Ligeia came back to fulfil her husband’s desire, his need for her. He could not live without her. The main topic of this story is precisely an addiction. In the beginning the ethereal woman is controlling the narrator, later it is opium. Everything what the man, in his first person account, says and recollects is vague and dubious. The reader cannot take for certain anything that is described. Questions arise: did Ligeia come back from the dead?; was there really an angel present?; have Ligeia existed at all? There is the possibility that the whole story is a vision, a narcotic dream of the narrator and in the end the reader is left by his or her own, can accept and analyse whatever and however he or she wants.
On the other hand Poe in The Facts in the Case of M. Valdemar presents completely different approach to giving an account. This one is a story of a mesmeric experiment on a dying man. Mesmerism in the beginning of 19th century was perceived by the general public of USA and Europe as a new science, a new way to cure a range of diseases. Poe was so fascinated with its philosophy that he written three stories concerning this topic. The creator of mesmerism, Mesmer “held that when hypnotising a patient, a magnetic fluid streamed from his hands into the patient's body, empowering him to subdue the troubles of the patient or put him to sleep.”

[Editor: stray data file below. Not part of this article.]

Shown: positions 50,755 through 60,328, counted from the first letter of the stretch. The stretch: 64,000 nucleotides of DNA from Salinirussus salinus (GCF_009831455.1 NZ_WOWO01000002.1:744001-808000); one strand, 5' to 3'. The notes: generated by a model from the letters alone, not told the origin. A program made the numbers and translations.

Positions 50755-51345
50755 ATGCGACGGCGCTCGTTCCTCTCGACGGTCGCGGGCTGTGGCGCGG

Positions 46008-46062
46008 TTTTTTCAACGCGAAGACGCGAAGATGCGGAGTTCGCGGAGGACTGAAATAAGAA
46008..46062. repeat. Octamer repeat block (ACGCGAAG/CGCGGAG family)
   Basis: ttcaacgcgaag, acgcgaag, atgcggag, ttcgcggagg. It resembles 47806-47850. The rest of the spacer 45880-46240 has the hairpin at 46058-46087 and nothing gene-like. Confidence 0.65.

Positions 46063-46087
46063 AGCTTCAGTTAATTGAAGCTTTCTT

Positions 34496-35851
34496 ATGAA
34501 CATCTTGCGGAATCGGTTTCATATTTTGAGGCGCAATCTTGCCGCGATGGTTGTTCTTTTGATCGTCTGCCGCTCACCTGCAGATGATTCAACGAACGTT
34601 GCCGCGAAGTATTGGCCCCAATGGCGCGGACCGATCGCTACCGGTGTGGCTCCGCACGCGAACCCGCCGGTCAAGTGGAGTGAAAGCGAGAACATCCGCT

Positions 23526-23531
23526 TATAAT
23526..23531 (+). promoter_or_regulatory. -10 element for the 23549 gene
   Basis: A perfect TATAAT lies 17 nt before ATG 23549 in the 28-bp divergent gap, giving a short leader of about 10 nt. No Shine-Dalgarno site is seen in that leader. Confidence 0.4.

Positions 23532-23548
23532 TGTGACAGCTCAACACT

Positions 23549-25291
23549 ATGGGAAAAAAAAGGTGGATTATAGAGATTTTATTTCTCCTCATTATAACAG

Poe’s story The Facts is written with the scientific detachment in a precise way. The narrator is a mesmerist who convinced his friend M. Valdemar to be a part of his ground breaking experiment. He wanted to investigate if and how long the human spirit could be held after crossing the line of an earthly existence. In the last moments of M. Valdemar the mesmerist was called. Two doctors D. and F. were present by the patient’s side. Doctors were sure that the man will be dead in 24 hours so they left him with two nurses. The mesmerist started his experiment when the medical student Theodore L. came. This young man’s notes were the base of this account according to the narrator. M. Valdemar was put in a mesmeric trance devoid of pain. Asked, answered barely whispering that he is asleep and dying. After some time there was a change in his physique. Valdemar’s eyes opened, pupils disappeared, his skin paled, his mouth opened and the black tongue appeared. The death came. However the narrator continues saying: “I now feel that I have reached a point of this narrative at which every reader will be startled into positive disbelief. It is my business, however, simply to proceed.” The mesmerist asked Valdemar once again if he is still asleep and he got an answer: “Yes; --no; --I have been sleeping --and now --now --I am dead.” The voice came from out of nowhere putting everyone present in a state of great fear. Nurses left, the student fainted and the mesmerist shocked, reacted as well but does not admit how. After reviving the young man, the narrator checked the body which should be a corpse. The mesmeric power had no influence on M. Valdemar body no more, only by voice contact could be achieved. The patient was left in the trance for seven months. No changes were observed and eventually the mesmerist asked Valdemar what are his wishes. The patient pleaded to be awoken or to be put to sleep, in his case an eternal one. The narrator did what was asked of him and tried to awoken the patient with the drastic result. The body in a single minute shrunk, crumbled and rotted away, leaving only the hideous putridity.